Magnetic effect of an electric current

An electric current will produce a magnetic field, a fact discovered by Oersted in 1820. The intensity and shape of this field depends on the strength of the current and the arrangement of the wires carrying it. In 1820 Sturgeon also showed that the strength of the field in a coil could be increased considerably by placing an iron core in the coil.

Magnetic fields have a large number of uses in the modern world in, for instance, particle accelerators, plasma bottles, lifting magnets, linear induction motors, tape recording heads and many other applications. Knowledge of those fields has also helped in the studies of the Physics of the van Allen radiation belts, quasars and aurorae.

You will have seen some magnetic field arrangements in your foundation level course and we will be considering these and other field arrangements in detail.
The shapes of the magnetic fields for some simple arrangements are shown in Figure 1-3. You can see that these fields are not uniform and it is found that the strength of the field depends on the closeness of the lines of magnetic flux.
The direction of the magnetic force can be found by Maxwell's corkscrew rule. If we imagine ourselves driving a corkscrew in the direction of the current, then the direction of rotation of the corkscrew is the direction of the lines of force.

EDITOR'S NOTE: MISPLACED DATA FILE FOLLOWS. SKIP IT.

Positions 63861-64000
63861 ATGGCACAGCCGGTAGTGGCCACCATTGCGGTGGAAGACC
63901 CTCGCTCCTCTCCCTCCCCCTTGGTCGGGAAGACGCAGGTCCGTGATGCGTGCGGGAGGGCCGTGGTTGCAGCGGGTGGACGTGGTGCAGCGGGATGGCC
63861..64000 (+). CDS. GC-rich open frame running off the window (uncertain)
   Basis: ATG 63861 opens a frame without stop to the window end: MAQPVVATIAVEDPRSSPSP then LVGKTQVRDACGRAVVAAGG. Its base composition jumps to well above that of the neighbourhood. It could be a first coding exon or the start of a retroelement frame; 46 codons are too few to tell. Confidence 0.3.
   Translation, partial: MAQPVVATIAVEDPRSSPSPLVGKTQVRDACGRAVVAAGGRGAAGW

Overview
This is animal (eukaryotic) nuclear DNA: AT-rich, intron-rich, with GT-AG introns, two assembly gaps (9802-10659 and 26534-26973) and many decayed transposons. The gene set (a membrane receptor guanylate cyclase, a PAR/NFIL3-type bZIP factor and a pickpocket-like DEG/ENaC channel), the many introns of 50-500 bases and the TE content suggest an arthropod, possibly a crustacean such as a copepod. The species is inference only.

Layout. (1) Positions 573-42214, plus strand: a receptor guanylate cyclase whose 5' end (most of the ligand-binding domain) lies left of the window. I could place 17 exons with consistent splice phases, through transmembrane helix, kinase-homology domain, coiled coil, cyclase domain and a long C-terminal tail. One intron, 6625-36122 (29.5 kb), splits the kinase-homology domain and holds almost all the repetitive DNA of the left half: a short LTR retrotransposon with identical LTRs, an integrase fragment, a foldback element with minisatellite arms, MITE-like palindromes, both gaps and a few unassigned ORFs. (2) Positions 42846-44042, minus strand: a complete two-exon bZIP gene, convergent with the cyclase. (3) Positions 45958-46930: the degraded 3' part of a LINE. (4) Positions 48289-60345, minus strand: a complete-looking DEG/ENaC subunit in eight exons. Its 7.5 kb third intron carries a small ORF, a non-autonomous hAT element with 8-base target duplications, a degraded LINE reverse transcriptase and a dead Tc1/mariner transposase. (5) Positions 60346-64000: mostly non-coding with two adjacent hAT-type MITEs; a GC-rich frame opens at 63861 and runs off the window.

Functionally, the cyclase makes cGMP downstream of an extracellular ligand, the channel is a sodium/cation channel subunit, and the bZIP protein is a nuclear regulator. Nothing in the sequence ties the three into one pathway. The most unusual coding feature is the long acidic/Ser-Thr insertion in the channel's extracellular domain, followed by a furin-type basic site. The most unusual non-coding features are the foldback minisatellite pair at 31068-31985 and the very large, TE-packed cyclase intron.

The polarity of a coil of wire can be found by Fleming's right-hand grip rule, where the fingers of the right hand indicate the current direction and the thumb the north pole of the solenoid.
A single wire connected to a cell and doubled back on itself has no net magnetic field - the field produced by the current in one direction cancels that produced by the current in the other. This is known as non-inductive winding; it is used in resistance boxes and in the platinum resistance thermometer.

Equations for electromagnetic fields

Consider a wire carrying a current I (Figure 5). The flux density B at a point P due to a length of wire dL is given by:

dB = moIdLsinq/4px2

This is known as the Biot-Savart rule, after two French physicists. The constant of proportionality in this formula is known as the permeability of the medium and is denoted by m.

The unit of permeability is the henry per metre (H m-1).

The permeability of free space (a vacuum) is written as mo and is 4px10-7 H m-1.

In a vacuum the field for a short current element is given by:

dB = moIdLsinq /4px2

Using this formula the fields due to various arrangements of currents in a vacuum can be found.

For the present we will quote them without deriving them.

(a) At distance r from a long straight wire carrying a current I (Figure 6).

B = moI/2pr

(b) At the centre of a plane circular coil, radius r, of N turns and carrying
a current I (Figure 7):
B = moNI/2r

(c) At the centre of a long solenoid of n turns per metre carrying
a current I (Figure 8):
B = monI = moNI/L

where N is the total number of turns on the solenoid of length L

(d) At the end of a long solenoid n turns per metre carrying
a current I:

B = monI/2 = moNI/2L

where N is the total number of turns on the solenoid of length L (Figure 9).

(e) Helmholtz coils - two coils of radius r, each of N turns, carrying a current I and placed as shown in Figure 10 so that the centres of the coils are separated by a distance equal to the radius of the coil:

B = moNI/5[(5)1/2r]

This arrangement gives a fairly uniform field in the space between the two coils.